- By: | Edited by: Paul Atkinson, Sara Delamont, Alexandru Cernat, Joseph W. Sakshaug & Richard A.Williams &
- Publisher: SAGE Publications Ltd
- Publication year: 2019
- Online pub date:
- Discipline: Anthropology, Business and Management, Sociology
- Methods: Postmodernism, Ethnography
- Length: 10k+ Words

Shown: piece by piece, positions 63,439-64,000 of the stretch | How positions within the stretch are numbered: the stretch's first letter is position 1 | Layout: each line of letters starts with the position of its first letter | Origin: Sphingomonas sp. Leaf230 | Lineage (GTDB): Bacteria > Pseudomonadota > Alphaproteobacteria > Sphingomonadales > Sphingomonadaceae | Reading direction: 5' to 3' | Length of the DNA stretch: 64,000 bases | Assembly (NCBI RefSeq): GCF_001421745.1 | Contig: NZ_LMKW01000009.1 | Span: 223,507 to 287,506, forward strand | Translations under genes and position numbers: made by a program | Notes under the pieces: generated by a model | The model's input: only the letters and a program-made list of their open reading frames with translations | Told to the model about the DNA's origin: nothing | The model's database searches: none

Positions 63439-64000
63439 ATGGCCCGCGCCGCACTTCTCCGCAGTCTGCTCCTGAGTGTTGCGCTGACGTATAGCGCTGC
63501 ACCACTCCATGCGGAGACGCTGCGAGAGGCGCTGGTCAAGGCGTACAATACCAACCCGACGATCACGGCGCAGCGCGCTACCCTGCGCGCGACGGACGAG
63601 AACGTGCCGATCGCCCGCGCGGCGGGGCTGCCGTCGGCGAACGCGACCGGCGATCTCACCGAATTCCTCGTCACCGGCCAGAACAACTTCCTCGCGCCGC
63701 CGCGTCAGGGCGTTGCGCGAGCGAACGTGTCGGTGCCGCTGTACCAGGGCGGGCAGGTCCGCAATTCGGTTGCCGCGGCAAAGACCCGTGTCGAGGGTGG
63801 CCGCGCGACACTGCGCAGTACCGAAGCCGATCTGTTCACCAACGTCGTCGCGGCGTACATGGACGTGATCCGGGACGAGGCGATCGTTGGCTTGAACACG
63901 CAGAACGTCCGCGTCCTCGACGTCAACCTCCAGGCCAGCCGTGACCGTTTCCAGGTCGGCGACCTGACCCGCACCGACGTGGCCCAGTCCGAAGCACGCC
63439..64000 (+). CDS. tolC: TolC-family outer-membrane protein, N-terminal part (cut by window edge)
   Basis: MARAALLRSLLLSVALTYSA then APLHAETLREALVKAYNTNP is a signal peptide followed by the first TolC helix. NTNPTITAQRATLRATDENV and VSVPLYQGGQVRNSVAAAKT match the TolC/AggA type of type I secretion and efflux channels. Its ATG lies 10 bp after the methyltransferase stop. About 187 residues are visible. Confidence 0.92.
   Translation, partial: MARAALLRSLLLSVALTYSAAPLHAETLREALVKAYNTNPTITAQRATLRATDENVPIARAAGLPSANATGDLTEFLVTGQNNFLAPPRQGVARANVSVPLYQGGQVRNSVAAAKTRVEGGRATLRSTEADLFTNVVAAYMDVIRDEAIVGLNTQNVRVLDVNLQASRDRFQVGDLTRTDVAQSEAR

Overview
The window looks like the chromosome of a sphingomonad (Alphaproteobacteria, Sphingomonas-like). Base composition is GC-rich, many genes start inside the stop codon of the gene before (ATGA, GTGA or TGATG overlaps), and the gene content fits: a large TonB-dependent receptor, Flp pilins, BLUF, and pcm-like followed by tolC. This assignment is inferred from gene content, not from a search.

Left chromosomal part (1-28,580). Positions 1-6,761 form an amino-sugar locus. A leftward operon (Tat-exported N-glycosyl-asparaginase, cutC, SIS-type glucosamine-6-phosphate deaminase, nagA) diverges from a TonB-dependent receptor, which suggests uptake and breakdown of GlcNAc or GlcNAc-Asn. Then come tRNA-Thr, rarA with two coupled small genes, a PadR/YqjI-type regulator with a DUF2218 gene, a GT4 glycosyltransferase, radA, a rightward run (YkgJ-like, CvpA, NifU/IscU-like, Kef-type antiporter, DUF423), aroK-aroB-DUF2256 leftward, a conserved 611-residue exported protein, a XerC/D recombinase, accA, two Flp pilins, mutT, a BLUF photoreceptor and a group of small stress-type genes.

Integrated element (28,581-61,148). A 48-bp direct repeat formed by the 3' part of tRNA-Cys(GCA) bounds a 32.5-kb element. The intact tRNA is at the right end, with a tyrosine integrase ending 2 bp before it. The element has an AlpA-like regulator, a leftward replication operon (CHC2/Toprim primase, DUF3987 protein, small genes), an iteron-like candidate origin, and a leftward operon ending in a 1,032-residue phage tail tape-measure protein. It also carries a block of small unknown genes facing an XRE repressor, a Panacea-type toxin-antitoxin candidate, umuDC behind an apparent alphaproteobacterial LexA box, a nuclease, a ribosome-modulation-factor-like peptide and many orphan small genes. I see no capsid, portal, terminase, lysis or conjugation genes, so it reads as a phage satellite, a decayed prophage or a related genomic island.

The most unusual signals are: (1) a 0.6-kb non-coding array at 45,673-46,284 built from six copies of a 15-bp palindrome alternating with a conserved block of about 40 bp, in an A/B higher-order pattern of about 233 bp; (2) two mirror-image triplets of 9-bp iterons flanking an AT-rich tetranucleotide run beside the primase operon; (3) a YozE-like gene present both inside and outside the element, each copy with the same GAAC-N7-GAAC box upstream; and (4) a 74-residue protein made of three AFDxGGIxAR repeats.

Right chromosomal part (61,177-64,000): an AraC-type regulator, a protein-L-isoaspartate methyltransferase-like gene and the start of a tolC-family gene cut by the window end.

Organizational ethnography is located within the field of management and organization studies (MOS) and has traditionally made formal organization its object of analysis. The practice of management has attracted much attention from organizational ethnography which typically considers it to be an activity that occurs within bureaucracies and formal organization. However, in recent years, management is increasingly treated as something more than an occupational practice that includes aspects of governance and nonhuman features of organization (technology, information technology, algorithms, Gaia). This demands ethnography look beyond formal organization to include networks, professional associations, trade unions, and not-for-profit organization. It is also now widely recognized that organization is made up of networks and loose alliances of collaborators that form complex and distributed organizations. Institutions are also organizations but very different from formal organizational in terms of their relations, dynamics, and patterns of order and disorder. Language, family, nation-states, religions, governments, and international agreements might also be considered organizational and increasingly attracts ethnographic work.